In the first weekend hearing of the 2021 session, legislative committees in the Nevada statehouse on Saturday approved budgets for the upcoming two years for Department of Public Safety, Colorado River Commission and the Department of Health and Human Services Director's Office.
With 31 days until they adjourn, lawmakers are preparing for a final-month sprint. They're poring over departmental budgets, hoping to restore some of the funding and positions cut Gov. Steve Sisolak's budget proposal in January, and scheduling their priority proposals for committee hearings to ensure they receive votes before the end of the legislative session.
Although lawmakers have approved budgets for many state agencies, the final state budget will hinge largely on two things: revenue forecasts scheduled to be released Tuesday and the American Rescue Plan that Congress passed in March. The U.S. Treasury Department has not released guidance for state and local governments on how those federal dollars can be spent, but Nevada is expected to receive $2.9 billion — a massive influx for a state that expects to log roughly $8.7 billion in expenditures over the next two years.
On Saturday, lawmakers reviewed the budget adjustments made by subcommittees tasked with overseeing certain spending and weighed whether to provide additional funding to hire more staff at agencies with problems filling open positions.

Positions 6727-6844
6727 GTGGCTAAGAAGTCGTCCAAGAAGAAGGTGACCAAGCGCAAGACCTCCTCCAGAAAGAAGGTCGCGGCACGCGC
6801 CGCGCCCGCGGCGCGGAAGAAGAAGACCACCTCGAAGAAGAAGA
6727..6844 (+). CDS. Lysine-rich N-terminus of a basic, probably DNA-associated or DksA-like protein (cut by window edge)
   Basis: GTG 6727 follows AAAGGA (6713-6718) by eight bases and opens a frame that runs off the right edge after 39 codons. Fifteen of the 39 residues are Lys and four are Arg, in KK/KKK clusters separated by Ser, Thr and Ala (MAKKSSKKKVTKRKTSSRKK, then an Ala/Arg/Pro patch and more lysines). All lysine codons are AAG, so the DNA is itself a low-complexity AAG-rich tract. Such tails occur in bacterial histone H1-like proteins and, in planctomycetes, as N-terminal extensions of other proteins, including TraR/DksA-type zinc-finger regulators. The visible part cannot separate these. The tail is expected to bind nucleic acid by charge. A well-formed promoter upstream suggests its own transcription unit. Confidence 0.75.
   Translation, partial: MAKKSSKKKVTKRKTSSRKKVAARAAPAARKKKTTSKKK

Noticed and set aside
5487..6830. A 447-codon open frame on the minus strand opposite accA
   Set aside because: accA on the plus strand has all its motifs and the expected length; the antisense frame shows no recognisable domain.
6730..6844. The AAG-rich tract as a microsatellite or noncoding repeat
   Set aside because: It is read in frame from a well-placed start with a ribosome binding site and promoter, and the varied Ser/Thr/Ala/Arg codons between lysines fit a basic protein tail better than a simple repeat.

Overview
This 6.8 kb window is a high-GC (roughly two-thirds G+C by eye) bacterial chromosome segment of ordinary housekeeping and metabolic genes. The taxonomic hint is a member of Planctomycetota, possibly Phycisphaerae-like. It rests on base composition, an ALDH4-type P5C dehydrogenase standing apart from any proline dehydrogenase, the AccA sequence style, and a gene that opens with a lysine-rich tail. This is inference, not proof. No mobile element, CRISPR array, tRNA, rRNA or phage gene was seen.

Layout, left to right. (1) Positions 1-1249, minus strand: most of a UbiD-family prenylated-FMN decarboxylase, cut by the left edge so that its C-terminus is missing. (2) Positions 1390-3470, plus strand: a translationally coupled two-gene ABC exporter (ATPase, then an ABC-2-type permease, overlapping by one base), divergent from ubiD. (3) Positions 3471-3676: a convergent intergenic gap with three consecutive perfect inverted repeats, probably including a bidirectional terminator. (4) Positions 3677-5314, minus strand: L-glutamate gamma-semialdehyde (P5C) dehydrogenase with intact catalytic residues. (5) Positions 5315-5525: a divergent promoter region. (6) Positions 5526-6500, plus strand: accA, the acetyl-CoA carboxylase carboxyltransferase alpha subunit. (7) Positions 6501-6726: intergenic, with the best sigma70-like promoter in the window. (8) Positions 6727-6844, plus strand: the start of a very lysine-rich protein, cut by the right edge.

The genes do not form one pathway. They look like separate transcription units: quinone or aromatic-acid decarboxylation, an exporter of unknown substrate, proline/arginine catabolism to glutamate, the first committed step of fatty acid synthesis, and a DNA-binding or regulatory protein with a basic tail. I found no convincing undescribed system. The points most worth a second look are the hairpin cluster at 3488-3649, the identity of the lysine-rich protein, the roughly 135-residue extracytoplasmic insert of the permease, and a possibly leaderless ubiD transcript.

The Colorado River Commission — which purchases electricity generated at Hoover Dam and manages the state's Colorado River allocation — said it expects energy demand to continue to increase throughout the Las Vegas area in the years ahead even as Lake Mead shrinks and Hoover Dam becomes less productive. Lawmakers approved the commission's request to hire a new power facilities manager after questioning why more than 20% of the positions budgeted for remained unfilled in a previous subcommittee.
They also approved a $6 million request from the Department of Health and Human Services to hire a new Health Bureau chief to lead an Office of Data Analytics within the agency. Lawmakers said the coronavirus had made clear the need for accessible public health data to inform decision-making.
"I know there's a number of times in this building where we've made decisions based on anecdote, crossed our fingers and wished really hard to make sure that it was true. Our instincts are usually pretty good, but having real data to make real decisions will be a significant step forward for a lot of health care decisions," said Assemblywoman Maggie Carlton.